A Land Rover with Wings

An all-terrain, all-options Maule heads off to the mountains

September 1, 1999

First of all, no, you can't buy a Land Rover Maule 260. This is a one-time, one-of-a-kind marketing arrangement between Land Rover North America, Inc. — the manufacturer of the famous British all-terrain vehicle — and Maule Air in Moultrie, Georgia. m You can, of course, buy your own new 260-horsepower Maule Orion for $153,988. (There is also a 235-hp Orion model available for $135,706.) If you want to paint it like a $58,000 Range Rover, the luxury Land Rover model, well, better talk to Land Rover first. m The IFR-equipped Maule Land Rover is one decked-out airplane. So fancy, in fact, that it is also in use temporarily as a Maule Air display aircraft at 1999 airshows. It is loaded with options.

Maule officials had to reduce the print size just to fit the list of options on the one-page invoice. There are dual-caliper brakes; a Precise Flight Pulselite system; a three-blade, 78-inch Hartzell propeller; leath-er seats; vortex generators; and a J.P. Instruments EDM 700 engine monitor with fuel-flow and GPS interface. Of course, the panel's main attraction is the Garmin GNS 430 with its color moving map.

Since the aircraft was built for a Colorado Land Rover dealer who will use it in his business, some of the options obviously were added with his customers in mind. Take the observation window for passengers behind the pilot, for example. That will make a great viewing position for scenic flights over the Rocky Mountains, where this particular aircraft will operate. The aircraft has smoke-tinted windows, a swing-out window for the copilot, a skylight for observing directly above the aircraft, and a camera hole.

The options were added at a sacrifice in useful load, of course. With full fuel, this particular Maule Land Rover has a payload of only 284 pounds (standard payload is 412 lb), but rarely will the aircraft need its full 73 gallons of fuel. This one is going to resupply customer camping trips into the Rocky Mountains. It has an endurance of more than four hours while still meeting IFR fuel-reserve requirements.

All those options — especially the avionics — boosted the price to $199,487. (Yes, Maule still makes an aircraft for less than $100,000. It is the 160-hp MX-7-160 Sportplane model with a base price of $99,069.)

The standard M-7-260C Orion comes equipped for day or night VFR flight. You may wonder about all those Ms and Xs. The M stands for Maule, of course, but if an X follows it, then the aircraft has the slightly smaller fuselage of the two used in the 7 series that Maule happens to be building. The C means the main gear and tailwheel struts are made of spring aluminum. Model designations that are followed by an A have a fixed-pitch prop, while those with a B have the older oleo-strut landing gear. A T after the M or MX means it is a tri-gear model rather than a tailwheel airplane.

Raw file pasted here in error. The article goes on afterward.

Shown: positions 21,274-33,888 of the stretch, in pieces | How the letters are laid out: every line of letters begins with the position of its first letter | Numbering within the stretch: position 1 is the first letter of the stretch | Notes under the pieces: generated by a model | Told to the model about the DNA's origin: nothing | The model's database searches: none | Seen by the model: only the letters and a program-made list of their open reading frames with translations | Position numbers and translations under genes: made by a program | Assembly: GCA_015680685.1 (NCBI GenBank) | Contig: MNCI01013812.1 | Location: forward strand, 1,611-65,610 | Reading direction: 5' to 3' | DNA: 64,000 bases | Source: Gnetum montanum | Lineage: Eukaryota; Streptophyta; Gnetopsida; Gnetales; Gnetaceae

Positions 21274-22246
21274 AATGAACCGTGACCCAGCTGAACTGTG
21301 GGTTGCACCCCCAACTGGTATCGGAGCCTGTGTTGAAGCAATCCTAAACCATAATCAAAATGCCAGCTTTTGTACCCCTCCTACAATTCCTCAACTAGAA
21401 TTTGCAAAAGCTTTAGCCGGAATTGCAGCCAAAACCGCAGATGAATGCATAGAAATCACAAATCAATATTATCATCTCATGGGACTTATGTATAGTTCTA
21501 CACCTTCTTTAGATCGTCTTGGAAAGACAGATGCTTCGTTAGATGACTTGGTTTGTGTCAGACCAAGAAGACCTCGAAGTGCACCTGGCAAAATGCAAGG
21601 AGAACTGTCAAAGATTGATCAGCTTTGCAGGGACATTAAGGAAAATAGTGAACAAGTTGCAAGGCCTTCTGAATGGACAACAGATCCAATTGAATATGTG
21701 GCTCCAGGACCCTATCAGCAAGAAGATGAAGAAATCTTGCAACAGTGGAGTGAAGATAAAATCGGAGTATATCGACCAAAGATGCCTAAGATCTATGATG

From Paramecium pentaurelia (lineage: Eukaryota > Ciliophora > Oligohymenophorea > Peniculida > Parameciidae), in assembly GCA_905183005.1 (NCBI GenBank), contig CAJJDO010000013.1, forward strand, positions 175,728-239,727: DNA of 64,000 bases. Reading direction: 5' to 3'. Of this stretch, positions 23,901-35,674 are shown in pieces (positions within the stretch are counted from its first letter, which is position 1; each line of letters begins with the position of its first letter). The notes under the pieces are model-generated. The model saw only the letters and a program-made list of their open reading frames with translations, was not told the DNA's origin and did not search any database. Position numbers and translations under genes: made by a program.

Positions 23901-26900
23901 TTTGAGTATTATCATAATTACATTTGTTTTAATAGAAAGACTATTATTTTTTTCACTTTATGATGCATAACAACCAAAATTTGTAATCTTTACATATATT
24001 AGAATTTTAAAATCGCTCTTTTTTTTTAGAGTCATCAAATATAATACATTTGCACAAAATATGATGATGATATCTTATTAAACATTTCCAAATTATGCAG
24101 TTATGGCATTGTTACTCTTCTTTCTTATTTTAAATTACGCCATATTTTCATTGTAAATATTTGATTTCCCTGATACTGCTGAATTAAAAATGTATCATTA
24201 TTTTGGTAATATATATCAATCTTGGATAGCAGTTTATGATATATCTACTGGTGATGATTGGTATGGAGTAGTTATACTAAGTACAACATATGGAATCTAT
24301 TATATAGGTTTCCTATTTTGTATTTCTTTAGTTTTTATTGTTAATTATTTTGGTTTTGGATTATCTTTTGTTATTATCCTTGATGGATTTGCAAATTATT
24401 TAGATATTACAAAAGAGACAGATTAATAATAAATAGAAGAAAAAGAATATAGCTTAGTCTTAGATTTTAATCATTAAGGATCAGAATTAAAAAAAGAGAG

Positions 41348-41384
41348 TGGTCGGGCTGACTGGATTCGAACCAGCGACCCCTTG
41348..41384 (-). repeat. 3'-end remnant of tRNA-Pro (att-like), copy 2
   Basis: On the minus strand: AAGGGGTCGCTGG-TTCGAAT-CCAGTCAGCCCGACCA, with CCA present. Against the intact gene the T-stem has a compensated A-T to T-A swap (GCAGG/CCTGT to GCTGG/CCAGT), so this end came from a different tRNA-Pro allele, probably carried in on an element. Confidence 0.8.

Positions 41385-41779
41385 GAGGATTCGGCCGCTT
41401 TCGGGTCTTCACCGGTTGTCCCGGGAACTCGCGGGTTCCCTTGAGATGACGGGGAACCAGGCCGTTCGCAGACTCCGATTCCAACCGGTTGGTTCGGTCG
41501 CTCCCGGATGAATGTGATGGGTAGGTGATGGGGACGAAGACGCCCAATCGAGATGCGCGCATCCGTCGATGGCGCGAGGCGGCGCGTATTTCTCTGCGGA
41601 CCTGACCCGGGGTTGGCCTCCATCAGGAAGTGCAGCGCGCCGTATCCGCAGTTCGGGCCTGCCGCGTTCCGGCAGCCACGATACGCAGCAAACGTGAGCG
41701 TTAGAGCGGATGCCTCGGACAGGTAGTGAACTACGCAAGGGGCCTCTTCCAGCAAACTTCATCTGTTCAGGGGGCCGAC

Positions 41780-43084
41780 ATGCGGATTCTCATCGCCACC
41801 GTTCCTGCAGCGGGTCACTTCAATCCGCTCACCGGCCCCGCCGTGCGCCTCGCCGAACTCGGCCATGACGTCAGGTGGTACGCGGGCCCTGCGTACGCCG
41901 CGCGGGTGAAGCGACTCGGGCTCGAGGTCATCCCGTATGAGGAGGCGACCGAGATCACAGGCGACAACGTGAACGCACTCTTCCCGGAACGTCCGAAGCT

What is the standard equipment on all the Maule models? The list is long, but it includes navigation lights, a landing light, wingtip strobe lights, cabin steps, double cargo doors, and a standard avionics package. The avionics packages start with your choice of an AlliedSignal/Bendix King KX-125-01 nav/com, a King KLX-135A GPS/com, or a Garmin GNC 250XL GPS/com. After that choice is made, you will also find in the standard package a King KT-76A transponder and a PS Engineering PM 1000II four-place intercom.

The highlight of the flight test of this logo-carrying aircraft was not the aerodynamic portion, but this author's first-ever look at the Garmin 430. The aerodynamic portion of the test was predictable. The aircraft is disappointingly tame (to an aerobatic pilot) when held in a stall with the controls full back. It lowers its nose occasionally for a gulp of airspeed but otherwise floats calmly earthward with few gyrations. The airspeeds measured were as advertised or higher: 136 KTAS at 2,500 feet with full power and 2,500 rpm, and 145 KTAS at 8,000 feet. Landings were as simple as it gets for tailwheel aircraft. I wasn't tailwheel current when I arrived at the factory, but was by the third landing — with Ray Maule's excellent instruction. Ray operates a tailwheel aircraft restoration facility at Spence Airport where the company is headquartered, and he has recently restored models other than Maules.

You have read at least a dozen times by now about the wonders of the Garmin GNS 430 and how easy it makes IFR flight — especially from a situational awareness standpoint. All those stories are true. When flying IFR, the Orion's stability is impressive.

Ray Maule directed me toward a holding pattern near Moultrie Municipal Airport. I could see the teardrop entry unfold on the Garmin color moving map as the airplane icon moved over the racetrack pattern depicted. Later, as I was shooting a GPS approach, the aircraft ended up precisely over the intersection of two runways on the airport.

Maule continues to upgrade the airplane, which should result in its having greater acceptance from the flying public. Once Maule was known for paint that just might flake off a little during the flight from the factory to the new owner's home. Several years ago the factory invested in a fancy paint booth made in Italy and changed the type of paint used. Now, the paint job is first class — as good as any in the industry. Offering leather interiors also went a long way toward converting the public image of the Maule from workhorse to a family recreational vehicle.

But the workhorse image is not far away. While the Maule Land Rover is spruced up to impress owners of the ultimate all-terrain vehicle, more than half of all the M-7-260C Orions ordered last year were put on floats and put to work.


Links to additional information about Maules can be found on AOPA Online ( www.aopa.org/pilot/links/links9909.shtml). E-mail the author at alton.marsh@aopa.org.